Quantitative trait loci mapping has been widely used to identify genomic regions associated with target trait, which mainly subject to the sample size and molecular marker density (Doerge and Rebai, 1996). Due to the low density polymorphism of traditional molecular markers over the whole genome, the precise of QTL mapping was greatly limited (McCouch et al., 1988, 2002; Olson et al., 1989). With the development of high-throughput genotyping and sequencing technology, the massive single nucleotide polymorphisms (SNPs) were extensively identified in different species, which usually used for high-density map construction, genome-wide association analysis, gene mapping, gene chip, MAS, etc. (Wang et al., 1998; Slate et al., 2009; Huang et al., 2010; Shao et al., 2015; Li et al., 2018). However, whole genome deep re-sequencing is still costly and not necessary for most studies. So, reduced representation genome sequencing (RRGS) was developed by DNA fragments sequencing of restriction enzyme digestion, which exhibits the advantages in identifying and genotyping SNPs, including simple steps, high effectivity, low cost, short cycle, and so on (Van Tassell et al., 2008; Hyten et al., 2010). Among them, specific-locus amplified fragment sequencing (SLAF-seq) is one version of RRGS based on special fragment-length, which mainly applied in high-density genetic map construction and gene mapping in many species (Zhang et al., 2013; Li et al., 2014; Hu et al., 2016; Yu et al., 2019; Zhao et al., 2019).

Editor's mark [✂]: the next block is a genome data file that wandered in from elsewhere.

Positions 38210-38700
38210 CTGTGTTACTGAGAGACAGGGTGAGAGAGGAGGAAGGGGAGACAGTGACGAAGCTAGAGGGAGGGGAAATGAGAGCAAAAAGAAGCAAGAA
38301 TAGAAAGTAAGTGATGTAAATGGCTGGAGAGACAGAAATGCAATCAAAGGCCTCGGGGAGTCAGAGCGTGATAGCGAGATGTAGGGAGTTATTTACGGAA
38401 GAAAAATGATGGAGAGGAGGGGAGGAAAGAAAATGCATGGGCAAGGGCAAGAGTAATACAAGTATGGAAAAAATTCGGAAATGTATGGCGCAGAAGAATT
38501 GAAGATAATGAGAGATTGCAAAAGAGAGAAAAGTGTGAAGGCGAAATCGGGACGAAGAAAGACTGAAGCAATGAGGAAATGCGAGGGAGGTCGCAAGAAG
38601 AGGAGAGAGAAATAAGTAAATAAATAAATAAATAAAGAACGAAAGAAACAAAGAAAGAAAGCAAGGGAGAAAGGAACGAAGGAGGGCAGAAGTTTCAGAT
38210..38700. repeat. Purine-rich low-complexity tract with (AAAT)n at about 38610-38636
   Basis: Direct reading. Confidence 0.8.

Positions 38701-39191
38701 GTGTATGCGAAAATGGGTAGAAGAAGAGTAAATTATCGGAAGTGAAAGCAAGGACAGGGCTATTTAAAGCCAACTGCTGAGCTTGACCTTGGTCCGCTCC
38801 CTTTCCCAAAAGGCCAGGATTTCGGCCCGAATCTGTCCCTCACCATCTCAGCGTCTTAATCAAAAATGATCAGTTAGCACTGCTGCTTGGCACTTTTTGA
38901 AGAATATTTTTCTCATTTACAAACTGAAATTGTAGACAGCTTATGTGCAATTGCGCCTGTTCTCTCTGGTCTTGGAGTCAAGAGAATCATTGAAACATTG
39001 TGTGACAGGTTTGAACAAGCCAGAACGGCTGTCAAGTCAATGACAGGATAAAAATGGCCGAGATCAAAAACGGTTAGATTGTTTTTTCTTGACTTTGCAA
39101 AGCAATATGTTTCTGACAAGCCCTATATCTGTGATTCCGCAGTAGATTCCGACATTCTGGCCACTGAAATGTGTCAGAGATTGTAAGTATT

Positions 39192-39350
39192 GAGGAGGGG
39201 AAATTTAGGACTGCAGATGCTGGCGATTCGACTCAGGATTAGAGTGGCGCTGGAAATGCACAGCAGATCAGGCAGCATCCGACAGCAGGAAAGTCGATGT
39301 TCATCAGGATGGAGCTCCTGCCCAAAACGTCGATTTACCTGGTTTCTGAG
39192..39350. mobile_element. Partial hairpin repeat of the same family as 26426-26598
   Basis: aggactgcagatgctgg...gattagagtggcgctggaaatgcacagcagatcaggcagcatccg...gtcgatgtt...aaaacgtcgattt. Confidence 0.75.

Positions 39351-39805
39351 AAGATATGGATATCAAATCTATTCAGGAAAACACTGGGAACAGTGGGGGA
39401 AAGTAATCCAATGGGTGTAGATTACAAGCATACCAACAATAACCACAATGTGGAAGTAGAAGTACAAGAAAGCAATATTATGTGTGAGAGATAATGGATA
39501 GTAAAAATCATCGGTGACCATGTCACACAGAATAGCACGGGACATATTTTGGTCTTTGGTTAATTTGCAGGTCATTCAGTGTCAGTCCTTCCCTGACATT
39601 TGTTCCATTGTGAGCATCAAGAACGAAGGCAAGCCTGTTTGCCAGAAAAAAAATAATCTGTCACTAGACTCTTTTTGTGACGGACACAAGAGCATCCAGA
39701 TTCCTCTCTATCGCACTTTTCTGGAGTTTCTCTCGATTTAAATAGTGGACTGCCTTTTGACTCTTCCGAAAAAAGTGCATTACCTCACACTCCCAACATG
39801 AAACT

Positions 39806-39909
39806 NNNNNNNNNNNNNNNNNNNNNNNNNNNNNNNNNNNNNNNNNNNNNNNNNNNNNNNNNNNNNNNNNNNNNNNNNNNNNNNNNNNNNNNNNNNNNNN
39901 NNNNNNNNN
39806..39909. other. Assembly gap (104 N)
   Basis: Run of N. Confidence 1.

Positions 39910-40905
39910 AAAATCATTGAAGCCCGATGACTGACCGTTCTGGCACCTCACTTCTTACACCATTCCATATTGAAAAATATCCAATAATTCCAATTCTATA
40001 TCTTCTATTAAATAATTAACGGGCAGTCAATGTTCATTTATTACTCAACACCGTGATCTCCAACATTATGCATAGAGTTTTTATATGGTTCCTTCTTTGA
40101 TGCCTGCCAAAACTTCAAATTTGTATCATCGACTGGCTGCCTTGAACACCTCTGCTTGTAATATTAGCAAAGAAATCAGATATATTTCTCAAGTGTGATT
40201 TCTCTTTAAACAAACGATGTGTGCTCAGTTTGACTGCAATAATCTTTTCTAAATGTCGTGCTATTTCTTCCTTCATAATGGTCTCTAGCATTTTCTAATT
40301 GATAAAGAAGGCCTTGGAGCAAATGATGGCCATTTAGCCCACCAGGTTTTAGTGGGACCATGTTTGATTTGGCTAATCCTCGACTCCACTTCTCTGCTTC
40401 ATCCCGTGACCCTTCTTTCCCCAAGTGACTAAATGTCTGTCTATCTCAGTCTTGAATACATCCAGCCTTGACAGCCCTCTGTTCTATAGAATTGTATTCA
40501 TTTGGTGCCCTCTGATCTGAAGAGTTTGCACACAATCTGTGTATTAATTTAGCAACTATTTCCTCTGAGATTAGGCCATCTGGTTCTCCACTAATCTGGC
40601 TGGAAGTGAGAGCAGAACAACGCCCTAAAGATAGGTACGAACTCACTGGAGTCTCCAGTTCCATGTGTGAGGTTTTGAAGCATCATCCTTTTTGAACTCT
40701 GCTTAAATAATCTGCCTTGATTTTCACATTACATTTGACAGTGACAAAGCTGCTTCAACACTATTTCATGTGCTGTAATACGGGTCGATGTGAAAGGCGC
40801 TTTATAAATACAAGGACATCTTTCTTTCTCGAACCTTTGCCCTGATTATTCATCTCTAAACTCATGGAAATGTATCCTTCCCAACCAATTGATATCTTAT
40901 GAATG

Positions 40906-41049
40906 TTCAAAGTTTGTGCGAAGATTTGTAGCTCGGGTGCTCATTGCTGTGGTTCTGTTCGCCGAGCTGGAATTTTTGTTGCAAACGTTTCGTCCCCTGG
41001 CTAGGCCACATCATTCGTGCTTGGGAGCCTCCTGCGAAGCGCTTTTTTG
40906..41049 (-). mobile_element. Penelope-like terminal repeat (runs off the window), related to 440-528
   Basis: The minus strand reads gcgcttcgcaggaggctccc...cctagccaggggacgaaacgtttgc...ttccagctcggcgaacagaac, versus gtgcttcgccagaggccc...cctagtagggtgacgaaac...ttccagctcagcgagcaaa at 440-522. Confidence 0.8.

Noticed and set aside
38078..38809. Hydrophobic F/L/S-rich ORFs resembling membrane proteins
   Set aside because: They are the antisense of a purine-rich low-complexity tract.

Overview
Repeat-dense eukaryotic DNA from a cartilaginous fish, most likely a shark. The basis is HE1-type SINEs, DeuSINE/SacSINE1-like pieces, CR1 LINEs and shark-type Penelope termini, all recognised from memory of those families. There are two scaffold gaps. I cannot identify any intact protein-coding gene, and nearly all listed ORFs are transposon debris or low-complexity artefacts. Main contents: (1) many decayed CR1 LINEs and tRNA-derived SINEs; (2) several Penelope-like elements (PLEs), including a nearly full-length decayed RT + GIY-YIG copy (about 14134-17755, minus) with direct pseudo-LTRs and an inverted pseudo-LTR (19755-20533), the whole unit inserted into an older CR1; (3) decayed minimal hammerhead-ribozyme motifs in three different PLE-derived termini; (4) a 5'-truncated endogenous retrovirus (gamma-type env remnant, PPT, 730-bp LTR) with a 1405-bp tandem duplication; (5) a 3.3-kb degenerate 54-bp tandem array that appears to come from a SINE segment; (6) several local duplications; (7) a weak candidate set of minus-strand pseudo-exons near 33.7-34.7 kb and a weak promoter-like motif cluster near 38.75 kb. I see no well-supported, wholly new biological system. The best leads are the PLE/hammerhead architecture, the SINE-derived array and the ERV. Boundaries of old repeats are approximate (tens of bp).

Grain weight and size are two important agronomic traits that determine barley yield and malt quality, and easily influenced by the environment, in which grain weight is defined as the sum of thousand-grain weight (TGW), and grain size is constituted by grain length (GL), grain width (GW), and grain thickness (GT) (Coventry et al., 2003; Watt et al., 2019). Recent studies have identified a number of genes involved in grain weight and size in barley, such as HvDep1, Nud, D-hordein, Vrs1, Vrs2, Vrs3, Vrs4, and Vrs5/Int-c (Taketa et al., 2008; Ramsay et al., 2011; Koppolu et al., 2013; Wendt et al., 2016; Bull et al., 2017; Sakuma et al., 2017; Youssef et al., 2017; Yang et al., 2020). Moreover, multiple important QTLs for grain weight and size have also been identified. Among them, the major QTLs for kernel length, LEN-3H, LEN-4H, 14LEN-6H, and 14LEN-7H were mapped on 3H, 4H, 6H, and 7H, which accounted for the phenotypic variances of 29.1, 16.4, 17.6, and 17.2%, respectively (Zhou et al., 2016). Both of GW and length QTLs, QTL-GW1, and QTL-GT1 were located on 5H, and explained the max phenotypic variances of 13.9 and 19.0%, respectively (Watt et al., 2019). Two grain weight QTLs were also identified, and exhibited 88 and 12.6% phenotypic variances (Kjaer and Jensen, 1996; Thomas et al., 1998). Using a DH population, a grain volume QTL was identified on 2H with the max phenotypic variance of 19.3%, and three GL QTLs were mapped on 2H, 2H and 5H with the max phenotypic variances of 24.7, 23.3, and 22.6%, respectively (Walker et al., 2013).